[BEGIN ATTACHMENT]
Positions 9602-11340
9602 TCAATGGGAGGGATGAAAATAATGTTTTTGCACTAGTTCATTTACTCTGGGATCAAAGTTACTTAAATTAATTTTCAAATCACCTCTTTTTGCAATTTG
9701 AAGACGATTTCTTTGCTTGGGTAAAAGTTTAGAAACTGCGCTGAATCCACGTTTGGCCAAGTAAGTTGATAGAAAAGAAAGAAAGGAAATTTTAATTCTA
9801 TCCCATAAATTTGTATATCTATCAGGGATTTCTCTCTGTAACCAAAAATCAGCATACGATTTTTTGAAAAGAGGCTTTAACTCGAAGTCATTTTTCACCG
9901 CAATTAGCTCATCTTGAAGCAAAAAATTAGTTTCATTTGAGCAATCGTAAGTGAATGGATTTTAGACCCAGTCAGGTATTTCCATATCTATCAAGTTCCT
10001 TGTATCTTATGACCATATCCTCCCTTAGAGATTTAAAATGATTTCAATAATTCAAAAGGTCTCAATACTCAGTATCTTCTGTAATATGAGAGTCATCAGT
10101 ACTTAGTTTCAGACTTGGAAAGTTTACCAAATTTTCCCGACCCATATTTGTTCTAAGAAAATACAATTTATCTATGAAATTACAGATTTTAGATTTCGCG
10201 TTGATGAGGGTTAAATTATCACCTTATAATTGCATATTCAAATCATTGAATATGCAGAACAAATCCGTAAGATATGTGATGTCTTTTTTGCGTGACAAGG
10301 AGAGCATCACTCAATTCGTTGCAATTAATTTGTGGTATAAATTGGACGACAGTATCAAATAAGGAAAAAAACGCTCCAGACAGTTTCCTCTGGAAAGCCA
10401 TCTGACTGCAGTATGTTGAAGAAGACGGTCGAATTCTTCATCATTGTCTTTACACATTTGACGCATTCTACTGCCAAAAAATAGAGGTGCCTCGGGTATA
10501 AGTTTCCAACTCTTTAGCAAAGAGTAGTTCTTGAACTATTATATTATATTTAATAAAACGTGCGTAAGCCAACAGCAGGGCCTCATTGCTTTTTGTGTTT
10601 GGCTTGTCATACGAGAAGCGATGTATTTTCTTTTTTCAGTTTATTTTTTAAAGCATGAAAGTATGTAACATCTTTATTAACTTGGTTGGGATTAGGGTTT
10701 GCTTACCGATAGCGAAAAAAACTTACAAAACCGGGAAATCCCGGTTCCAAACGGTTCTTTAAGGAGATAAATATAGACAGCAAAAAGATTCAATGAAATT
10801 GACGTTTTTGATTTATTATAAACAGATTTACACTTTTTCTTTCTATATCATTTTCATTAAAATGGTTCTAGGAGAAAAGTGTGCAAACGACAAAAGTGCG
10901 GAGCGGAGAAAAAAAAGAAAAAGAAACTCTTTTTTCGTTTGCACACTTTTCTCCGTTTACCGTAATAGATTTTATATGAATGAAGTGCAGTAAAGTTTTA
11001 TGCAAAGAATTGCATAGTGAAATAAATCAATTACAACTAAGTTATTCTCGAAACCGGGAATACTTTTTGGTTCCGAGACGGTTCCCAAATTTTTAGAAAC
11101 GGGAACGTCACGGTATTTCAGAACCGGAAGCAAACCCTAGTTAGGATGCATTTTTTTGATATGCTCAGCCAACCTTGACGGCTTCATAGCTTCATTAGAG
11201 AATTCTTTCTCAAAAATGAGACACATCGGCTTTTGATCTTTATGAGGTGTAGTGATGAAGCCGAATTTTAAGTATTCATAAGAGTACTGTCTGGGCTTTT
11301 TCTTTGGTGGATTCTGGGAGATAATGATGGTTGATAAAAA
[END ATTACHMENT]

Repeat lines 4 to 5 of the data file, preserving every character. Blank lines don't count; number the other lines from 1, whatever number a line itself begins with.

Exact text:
9801 TCCCATAAATTTGTATATCTATCAGGGATTTCTCTCTGTAACCAAAAATCAGCATACGATTTTTTGAAAAGAGGCTTTAACTCGAAGTCATTTTTCACCG
9901 CAATTAGCTCATCTTGAAGCAAAAAATTAGTTTCATTTGAGCAATCGTAAGTGAATGGATTTTAGACCCAGTCAGGTATTTCCATATCTATCAAGTTCCT